(Photo by Statler Willand)

by John Buckridge

The worst nightmare any gifted athlete can think of is sustaining a season—or career—ending in injury. What separates a strong will from a weak one is the ability to bounce back. An injured athlete that can not only return to their sport, but return with success, is truly a special individual. Scott Colello of the Mount Saint Mary College cross country team falls into that category.

Colello is an all-around athlete, as he participated in track, baseball, basketball, football, soccer, and swimming during his high school and his pre-high school days in Poughkeepsie, NY. He still teaches swim lessons for ages four and up in his hometown. It was at Spackenkill High School where he chose to make track and field his primary sport, a sport he had competed in since the 7th grade.

“Track interested me because there are so many different events you can do, and I enjoyed the team and individual aspect to the sport,” says Colello .

When most people think of track, it is common to think of it as mainly an individual sport. But Colello assured the team camaraderie is not at all lost. He explained that when you spend so much time with your teammates a bond is inevitably made. Also, all the points that an individual earns goes toward an accumulative team score.

At Spackenkill High, he was named his team MVP three consecutive seasons and felt extremely grateful for his peers’ recognition. He says it was a small team, but a very good one, and stressed that it was quality, not quantity for the Spackenkill track squad. He also earned the title of team captain in high school, a title that he would eventually regain in college.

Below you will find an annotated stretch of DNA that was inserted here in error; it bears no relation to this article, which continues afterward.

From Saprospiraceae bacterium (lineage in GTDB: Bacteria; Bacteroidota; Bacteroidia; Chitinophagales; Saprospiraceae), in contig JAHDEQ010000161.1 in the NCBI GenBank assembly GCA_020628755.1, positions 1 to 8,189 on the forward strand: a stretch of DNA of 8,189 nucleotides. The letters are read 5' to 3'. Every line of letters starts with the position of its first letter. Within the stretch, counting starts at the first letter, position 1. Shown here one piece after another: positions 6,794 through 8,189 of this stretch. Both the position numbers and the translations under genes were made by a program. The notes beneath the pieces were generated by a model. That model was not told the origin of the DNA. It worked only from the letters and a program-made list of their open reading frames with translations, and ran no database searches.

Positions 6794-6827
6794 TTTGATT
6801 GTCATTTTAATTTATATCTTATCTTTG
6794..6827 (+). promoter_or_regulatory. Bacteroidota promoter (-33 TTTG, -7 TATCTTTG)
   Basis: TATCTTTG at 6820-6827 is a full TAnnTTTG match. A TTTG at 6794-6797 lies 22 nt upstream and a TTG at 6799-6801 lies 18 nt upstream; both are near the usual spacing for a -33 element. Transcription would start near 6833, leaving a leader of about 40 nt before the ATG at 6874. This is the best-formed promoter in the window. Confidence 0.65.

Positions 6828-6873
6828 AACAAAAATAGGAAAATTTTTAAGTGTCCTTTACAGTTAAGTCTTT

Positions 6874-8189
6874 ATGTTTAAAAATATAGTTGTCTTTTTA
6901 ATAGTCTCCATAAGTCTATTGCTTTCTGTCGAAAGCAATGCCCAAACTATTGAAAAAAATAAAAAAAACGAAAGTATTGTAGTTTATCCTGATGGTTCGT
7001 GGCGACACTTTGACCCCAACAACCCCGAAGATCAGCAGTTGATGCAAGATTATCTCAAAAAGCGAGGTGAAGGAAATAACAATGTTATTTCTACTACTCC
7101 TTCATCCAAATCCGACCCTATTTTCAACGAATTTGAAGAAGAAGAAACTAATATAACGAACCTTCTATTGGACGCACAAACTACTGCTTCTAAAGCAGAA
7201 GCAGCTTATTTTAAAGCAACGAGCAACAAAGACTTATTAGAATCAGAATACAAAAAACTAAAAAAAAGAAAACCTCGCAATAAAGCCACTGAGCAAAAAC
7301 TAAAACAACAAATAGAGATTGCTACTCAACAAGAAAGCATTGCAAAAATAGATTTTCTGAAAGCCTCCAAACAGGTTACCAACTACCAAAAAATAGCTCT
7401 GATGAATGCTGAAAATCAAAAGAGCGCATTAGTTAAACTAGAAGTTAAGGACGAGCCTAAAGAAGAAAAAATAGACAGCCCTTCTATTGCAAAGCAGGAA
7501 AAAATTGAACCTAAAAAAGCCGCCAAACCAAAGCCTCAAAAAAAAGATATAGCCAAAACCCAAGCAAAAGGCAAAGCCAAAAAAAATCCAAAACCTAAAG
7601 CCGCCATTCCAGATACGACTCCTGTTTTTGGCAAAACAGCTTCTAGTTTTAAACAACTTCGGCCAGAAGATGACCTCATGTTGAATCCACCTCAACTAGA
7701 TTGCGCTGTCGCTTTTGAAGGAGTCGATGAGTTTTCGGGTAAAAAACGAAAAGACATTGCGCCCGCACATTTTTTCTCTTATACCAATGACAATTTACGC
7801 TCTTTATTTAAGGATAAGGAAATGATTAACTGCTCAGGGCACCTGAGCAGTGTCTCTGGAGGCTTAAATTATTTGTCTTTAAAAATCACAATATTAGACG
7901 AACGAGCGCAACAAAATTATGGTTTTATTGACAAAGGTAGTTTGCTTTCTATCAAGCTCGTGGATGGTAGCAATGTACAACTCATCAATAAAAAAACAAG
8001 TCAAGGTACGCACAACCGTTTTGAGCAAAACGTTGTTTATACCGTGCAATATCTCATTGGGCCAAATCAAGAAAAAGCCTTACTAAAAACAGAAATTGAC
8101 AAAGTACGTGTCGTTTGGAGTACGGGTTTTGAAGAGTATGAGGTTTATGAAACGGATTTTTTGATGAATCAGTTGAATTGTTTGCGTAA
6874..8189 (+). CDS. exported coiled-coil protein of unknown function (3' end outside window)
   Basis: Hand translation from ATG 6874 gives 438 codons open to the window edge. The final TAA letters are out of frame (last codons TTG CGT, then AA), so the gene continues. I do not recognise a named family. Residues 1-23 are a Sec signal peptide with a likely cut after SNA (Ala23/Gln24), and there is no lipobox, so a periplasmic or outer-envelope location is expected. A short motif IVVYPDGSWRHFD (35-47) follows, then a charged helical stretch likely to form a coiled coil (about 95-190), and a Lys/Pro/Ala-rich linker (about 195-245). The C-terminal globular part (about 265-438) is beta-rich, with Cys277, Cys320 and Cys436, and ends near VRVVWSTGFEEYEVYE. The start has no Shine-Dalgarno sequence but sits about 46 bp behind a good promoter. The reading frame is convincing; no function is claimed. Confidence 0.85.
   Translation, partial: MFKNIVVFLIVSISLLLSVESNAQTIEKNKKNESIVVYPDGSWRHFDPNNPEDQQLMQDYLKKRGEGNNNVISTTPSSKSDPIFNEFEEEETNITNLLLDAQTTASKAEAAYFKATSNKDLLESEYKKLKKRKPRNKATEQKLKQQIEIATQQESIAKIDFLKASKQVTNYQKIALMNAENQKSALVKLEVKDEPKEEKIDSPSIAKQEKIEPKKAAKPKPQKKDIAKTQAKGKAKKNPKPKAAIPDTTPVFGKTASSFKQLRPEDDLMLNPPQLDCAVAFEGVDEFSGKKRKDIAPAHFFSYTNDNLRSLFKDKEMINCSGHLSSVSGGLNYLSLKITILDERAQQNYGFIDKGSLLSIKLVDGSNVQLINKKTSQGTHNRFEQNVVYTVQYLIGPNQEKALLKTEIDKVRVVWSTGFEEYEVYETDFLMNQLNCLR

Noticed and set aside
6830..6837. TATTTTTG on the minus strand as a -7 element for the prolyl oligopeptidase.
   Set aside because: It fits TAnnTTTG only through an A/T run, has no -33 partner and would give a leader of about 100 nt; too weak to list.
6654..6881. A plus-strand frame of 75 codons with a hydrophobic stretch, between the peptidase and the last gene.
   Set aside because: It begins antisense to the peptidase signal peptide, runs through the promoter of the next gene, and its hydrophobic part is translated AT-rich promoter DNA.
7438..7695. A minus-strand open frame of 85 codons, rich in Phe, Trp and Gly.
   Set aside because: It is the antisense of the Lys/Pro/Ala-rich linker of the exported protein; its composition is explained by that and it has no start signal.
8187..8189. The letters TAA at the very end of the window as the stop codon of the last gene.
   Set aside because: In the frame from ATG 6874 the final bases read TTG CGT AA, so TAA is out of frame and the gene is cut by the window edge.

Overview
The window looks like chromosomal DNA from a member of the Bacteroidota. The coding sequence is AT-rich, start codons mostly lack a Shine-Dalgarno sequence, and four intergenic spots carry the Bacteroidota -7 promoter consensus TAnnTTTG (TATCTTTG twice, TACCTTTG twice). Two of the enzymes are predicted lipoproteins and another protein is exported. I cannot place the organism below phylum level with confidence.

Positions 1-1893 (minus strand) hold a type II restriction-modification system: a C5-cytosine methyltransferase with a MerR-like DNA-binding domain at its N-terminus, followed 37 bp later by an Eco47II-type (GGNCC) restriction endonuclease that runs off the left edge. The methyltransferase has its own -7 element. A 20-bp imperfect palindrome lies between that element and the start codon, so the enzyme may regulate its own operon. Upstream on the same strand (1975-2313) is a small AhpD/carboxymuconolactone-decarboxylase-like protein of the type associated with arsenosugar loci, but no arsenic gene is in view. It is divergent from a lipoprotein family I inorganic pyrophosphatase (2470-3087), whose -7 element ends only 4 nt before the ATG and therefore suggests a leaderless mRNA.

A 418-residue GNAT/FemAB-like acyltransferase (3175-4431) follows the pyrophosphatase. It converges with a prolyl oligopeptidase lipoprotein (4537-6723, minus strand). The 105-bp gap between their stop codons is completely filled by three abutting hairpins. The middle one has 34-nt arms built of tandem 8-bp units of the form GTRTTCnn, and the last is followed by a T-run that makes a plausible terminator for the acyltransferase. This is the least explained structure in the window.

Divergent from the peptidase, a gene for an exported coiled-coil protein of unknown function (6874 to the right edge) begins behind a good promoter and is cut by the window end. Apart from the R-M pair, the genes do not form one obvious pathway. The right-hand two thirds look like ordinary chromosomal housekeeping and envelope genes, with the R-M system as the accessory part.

Colello came to the Mount and hit the ground running his first year as he finished 16th out of 90 at the Purchase College Invitational as a freshman. During his freshman year he continued to run track despite a nagging Achilles tendon injury, which he admitted affected his performance. Despite his Achilles, he managed to finish 43rd overall at the Skyline Conference Championship. He was proud of his placement but knew he could do better and did not want to settle.

However, during his sophomore year, the Achilles tendinitis became too much to handle and cut his season short after just three meets.

Colello reflects, “It was definitely disappointing, especially when I had more to prove.”

Colello admits that his Achilles has not fully healed and it still bothers him, but that is not enough to stop him.

In his junior year, aside from his high-placed finishes in several track events, Colello took first place at the Purchase Invitational, and 12th place at the Queens Borough Invitational. In addition, he made the Eastern College Athletic Conference Championships with a time of 55.8 seconds in the 400-meter hurdles, which is his favorite event to compete in. What really made his comeback worth it was his performance at the same Skyline Conference Championship where he finished 43rd his freshman year. He always knew that he could finish better and just a year later, he finished 15th, 28 places higher. Colello’s comeback was complete.

His driven attitude does not end at the finish line, though; he has maintained a GPA above 3.0 in a demanding major. As a biology major with a minor in chemistry, it is safe to say that enough of his time is devoted to school work. He mainly focuses on physical therapy and plans to become a chiropractor one day. Colello was recently accepted to the University of Bridgeport where he will continue his hard work to reach his career goal.

Colello explained that he takes it upon himself to train an extra 8-10 hours per week in the mornings to stay in shape. His schedule may be busy, but he admits track actually helps him manage his time better because it forces him to get all his work done before practices. That kind of positive outlook has enabled Colello to not only survive his major and sport, but excel and overachieve in both.

“No matter how crazy things may get or how stressed out you are, keep pushing forward and never give up.” – Scott Colello